Many Florida condominiums are responding to new inspection and structural-integrity requirements from lenders and insurers by planning for projects to bolster and repair their aging towers. For such major construction projects, competitive bids are literally a must, as they are mandated by Florida law. However, for very small associations as well as for some other types of services and contracts, obtaining competing bids from multiple vendors is not required by state law.
In fact, for small condominium associations with 10 units or less, their owners may opt out of competitive bids with a two-thirds majority vote. For all other condominium associations, bids are required for any agreement for the procurement of goods and services that will exceed 5% of the association’s budget, with exceptions for contracts for the hiring of association employees, and contracts for attorneys, accountants, architects, community association managers, timeshare management firms, engineers, and landscape architects.
Additionally, in cases of an emergency or recovery from storms and other catastrophes, or if the vendor is the only provider of the goods or services being sought in the county where the association is located, competitive bids are not required.
While condominium associations are required to obtain competitive bids for materials, equipment and services that exceed 5% of the total annual budget, including reserves, they are not required to accept the lowest bid, and only two competing bids will suffice to meet the requirement.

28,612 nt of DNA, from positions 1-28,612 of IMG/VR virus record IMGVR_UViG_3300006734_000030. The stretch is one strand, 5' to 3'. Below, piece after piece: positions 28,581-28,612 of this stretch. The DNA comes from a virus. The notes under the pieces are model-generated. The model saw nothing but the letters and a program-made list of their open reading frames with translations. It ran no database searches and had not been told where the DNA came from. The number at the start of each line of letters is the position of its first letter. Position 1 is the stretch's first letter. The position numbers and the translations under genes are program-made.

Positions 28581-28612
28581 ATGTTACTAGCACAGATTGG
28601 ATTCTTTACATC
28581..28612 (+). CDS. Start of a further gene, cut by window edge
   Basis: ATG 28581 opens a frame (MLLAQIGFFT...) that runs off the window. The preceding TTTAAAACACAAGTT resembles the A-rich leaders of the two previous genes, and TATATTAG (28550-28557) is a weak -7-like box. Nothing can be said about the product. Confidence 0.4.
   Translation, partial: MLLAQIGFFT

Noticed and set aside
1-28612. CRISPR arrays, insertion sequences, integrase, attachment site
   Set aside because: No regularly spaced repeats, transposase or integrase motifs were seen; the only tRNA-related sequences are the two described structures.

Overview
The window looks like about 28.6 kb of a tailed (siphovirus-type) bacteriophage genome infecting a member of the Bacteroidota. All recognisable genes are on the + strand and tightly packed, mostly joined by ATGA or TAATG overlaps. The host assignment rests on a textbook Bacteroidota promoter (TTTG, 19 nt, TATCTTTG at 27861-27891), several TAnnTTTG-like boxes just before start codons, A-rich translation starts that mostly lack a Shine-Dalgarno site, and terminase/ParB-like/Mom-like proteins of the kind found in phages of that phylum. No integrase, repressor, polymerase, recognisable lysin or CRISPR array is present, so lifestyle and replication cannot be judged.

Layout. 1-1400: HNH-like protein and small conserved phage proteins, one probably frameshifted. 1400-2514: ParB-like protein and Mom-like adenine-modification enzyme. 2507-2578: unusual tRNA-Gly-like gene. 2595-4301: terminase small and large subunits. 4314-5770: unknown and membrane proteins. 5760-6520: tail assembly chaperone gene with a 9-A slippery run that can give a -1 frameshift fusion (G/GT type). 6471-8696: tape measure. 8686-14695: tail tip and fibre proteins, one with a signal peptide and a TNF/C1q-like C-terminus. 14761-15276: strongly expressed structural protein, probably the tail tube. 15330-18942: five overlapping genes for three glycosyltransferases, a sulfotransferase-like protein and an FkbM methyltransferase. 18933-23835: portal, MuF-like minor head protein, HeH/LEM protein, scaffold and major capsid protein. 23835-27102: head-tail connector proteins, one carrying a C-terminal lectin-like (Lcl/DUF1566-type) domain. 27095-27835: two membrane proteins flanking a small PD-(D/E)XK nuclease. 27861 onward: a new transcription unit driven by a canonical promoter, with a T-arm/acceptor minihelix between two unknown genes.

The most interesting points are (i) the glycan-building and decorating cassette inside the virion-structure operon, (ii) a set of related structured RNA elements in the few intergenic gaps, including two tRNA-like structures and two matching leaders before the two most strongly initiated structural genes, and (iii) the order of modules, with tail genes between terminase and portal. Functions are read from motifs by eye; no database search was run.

There are also requirements under the state’s condominium laws for contracts to be in writing, and those for maintenance or management services must include a litany of specific provisions.
For condominium association boards of directors that are considering contracts for goods and services for their community, they would be well advised to begin by consulting with highly qualified and experienced association legal counsel regarding the bidding process and contract negotiation. Knowledgeable community association attorneys will be able to advise associations on how to solicit and vet bids, and conduct highly effective due diligence prior to any final decisions.
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